Don’t put the horse in front of the carrot. Don’t waste time and energy trying to protect a part of your business that isn’t really the valuable part of your business (yet). When you’re starting, the most important thing is to start generating sales. Playing “defense” with trademarks won’t get you sales.

As a new business owner, your greatest tool is your time. When you’re bootstrapping and you’re new to owning a business, your time is the one thing you have in abundance. But it’s still a finite resource. Use your time wisely. Focus on building the business—the part that actually provides a solution to your buyers’ pain points. Once you’ve got that down and your brand reputation is growing, then revisit trademarks.

Alright, Joey. I hear you. I’ve thought about it. I still want my business name to be a registered trademark.

Alright! If at this point you’re still wanting a federal trademark, then I won’t waste any more time trying to convince you otherwise. Now the question is: how should you apply for the trademark?

Don’t do this by yourself. Talk to an attorney.

Yes, technically you don’t need an attorney to file a trademark application. But just because you can do this by yourself doesn’t mean you should. The United States Patent and Trademark Office (AKA the USPTO) handles trademark applications, and their website states that MOST trademark applicants are represented by an attorney. And there’s a reason for this.

Having an attorney apply for a trademark on your behalf increases your chances of success by 50%. Seriously, an independent study concluded this.

And this makes sense. Here are some main reasons why having an attorney help you is worth it:

  • The success of a trademark application depends largely on running a strong comprehensive search to make sure there are no similar trademarks that would result in rejection.
  • Your business name might be too weak (“generic” or “descriptive”) to get full trademark protections, and an attorney can advise you on that.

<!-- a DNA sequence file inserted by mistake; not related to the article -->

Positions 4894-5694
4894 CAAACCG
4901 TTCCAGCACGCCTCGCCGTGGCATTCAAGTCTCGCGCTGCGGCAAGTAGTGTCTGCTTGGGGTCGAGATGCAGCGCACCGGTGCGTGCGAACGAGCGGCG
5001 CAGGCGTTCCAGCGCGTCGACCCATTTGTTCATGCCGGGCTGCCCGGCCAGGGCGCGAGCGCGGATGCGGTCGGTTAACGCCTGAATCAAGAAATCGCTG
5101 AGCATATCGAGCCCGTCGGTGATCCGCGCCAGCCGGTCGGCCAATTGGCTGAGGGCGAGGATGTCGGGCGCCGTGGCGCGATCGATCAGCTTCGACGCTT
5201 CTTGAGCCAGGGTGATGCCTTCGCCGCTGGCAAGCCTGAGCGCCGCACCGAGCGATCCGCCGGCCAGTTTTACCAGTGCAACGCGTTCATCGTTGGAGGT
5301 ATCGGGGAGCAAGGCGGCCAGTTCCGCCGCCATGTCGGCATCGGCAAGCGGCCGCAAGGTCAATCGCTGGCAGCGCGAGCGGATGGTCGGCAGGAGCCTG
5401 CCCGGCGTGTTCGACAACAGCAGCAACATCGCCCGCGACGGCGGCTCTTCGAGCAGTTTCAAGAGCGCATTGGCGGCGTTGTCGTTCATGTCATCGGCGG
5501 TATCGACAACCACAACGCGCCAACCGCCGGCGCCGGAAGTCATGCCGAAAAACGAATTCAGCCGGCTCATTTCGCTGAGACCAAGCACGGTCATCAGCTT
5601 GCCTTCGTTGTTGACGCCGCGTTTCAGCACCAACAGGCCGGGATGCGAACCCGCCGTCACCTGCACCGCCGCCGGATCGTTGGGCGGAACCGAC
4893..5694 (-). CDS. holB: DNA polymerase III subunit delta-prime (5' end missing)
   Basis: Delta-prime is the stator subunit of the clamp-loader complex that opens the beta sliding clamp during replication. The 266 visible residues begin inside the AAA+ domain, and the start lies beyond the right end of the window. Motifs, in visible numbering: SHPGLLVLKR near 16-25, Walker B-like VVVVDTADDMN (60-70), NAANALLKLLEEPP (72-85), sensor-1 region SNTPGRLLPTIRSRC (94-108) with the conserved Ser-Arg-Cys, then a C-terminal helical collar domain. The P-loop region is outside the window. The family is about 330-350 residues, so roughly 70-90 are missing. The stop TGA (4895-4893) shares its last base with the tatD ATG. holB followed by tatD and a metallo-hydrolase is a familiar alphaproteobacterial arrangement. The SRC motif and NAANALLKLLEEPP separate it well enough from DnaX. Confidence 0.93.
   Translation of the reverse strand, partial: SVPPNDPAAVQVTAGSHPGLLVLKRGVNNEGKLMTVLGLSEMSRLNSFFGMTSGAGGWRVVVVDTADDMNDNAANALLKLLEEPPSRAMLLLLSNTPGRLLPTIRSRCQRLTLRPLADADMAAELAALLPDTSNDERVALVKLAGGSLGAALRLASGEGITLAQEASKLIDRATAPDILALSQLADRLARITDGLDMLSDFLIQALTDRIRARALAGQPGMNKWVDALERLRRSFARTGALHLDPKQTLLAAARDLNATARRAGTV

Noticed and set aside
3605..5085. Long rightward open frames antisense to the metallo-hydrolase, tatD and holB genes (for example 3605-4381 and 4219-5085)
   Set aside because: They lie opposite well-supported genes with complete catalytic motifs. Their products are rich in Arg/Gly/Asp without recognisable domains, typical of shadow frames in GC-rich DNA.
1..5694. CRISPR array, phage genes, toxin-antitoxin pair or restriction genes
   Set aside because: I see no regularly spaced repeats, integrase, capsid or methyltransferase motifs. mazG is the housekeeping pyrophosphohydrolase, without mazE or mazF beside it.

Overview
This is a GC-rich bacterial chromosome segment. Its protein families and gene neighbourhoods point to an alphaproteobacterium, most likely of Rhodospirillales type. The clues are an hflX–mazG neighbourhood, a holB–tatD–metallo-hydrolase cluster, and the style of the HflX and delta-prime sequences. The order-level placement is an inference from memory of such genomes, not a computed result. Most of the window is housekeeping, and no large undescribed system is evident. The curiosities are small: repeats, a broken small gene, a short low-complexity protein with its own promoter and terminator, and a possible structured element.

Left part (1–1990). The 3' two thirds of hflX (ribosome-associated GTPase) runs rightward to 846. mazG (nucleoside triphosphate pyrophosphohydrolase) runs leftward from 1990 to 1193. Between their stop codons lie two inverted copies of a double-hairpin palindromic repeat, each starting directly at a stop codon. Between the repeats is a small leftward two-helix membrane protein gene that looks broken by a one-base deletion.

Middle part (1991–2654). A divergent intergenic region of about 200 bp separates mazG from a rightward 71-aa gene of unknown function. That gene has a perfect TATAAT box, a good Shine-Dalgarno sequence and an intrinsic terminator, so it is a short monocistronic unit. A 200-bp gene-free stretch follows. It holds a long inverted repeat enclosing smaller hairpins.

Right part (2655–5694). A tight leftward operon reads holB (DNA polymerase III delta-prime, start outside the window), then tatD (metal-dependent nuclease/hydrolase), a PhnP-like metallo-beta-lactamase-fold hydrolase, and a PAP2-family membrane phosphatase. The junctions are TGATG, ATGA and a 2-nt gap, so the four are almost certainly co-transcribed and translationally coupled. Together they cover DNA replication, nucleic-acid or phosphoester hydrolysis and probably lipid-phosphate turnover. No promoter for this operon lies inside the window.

• The application process is difficult if you’re not familiar with it.
  • Before your application will be accepted, you’ll have to respond to various communications from the reviewing attorneys at the USPTO. You can waste a lot of time, energy, and money trying to respond to these communications. And if you miss a response deadline, your application will be abandoned.
  • Low-cost services like LegalZoom don’t really provide any assistance with the points mentioned above. Their service allows you to more easily apply for a trademark, but any actual legal consultation will cost extra. And then it will cost even more to have an attorney help you clean things up.

Let’s bring things full circle here. Like I said earlier, your time is a precious resource for your business right now. It’s like oxygen—it’s what’s keeping your business alive. If you want to move forward with a trademark, think about your time. It’s not a matter of how competent you are. If you take the time required to become well-versed in trademark law, you might get to a point where you feel confident filing a trademark application on your own. And who knows, you might be one of the lucky ones who gets a trademark application accepted without putting much time or effort into the process. Hey, may the odds be ever in your favor.

But if you’re at a stage where a federally registered trademark is right for your busi
ness—if you’ve developed a brand awareness and your business name is now an asset—you don’t want to leave this up to chance.

We can help.

If you’re on the fence about a federal trademark, schedule a 30-45 minute legal consultation call with our office, and we’ll point you in the right direction.

If you want to apply for a federal trademark, sign up for one of our flat-fee trademark packages or a subscription plan.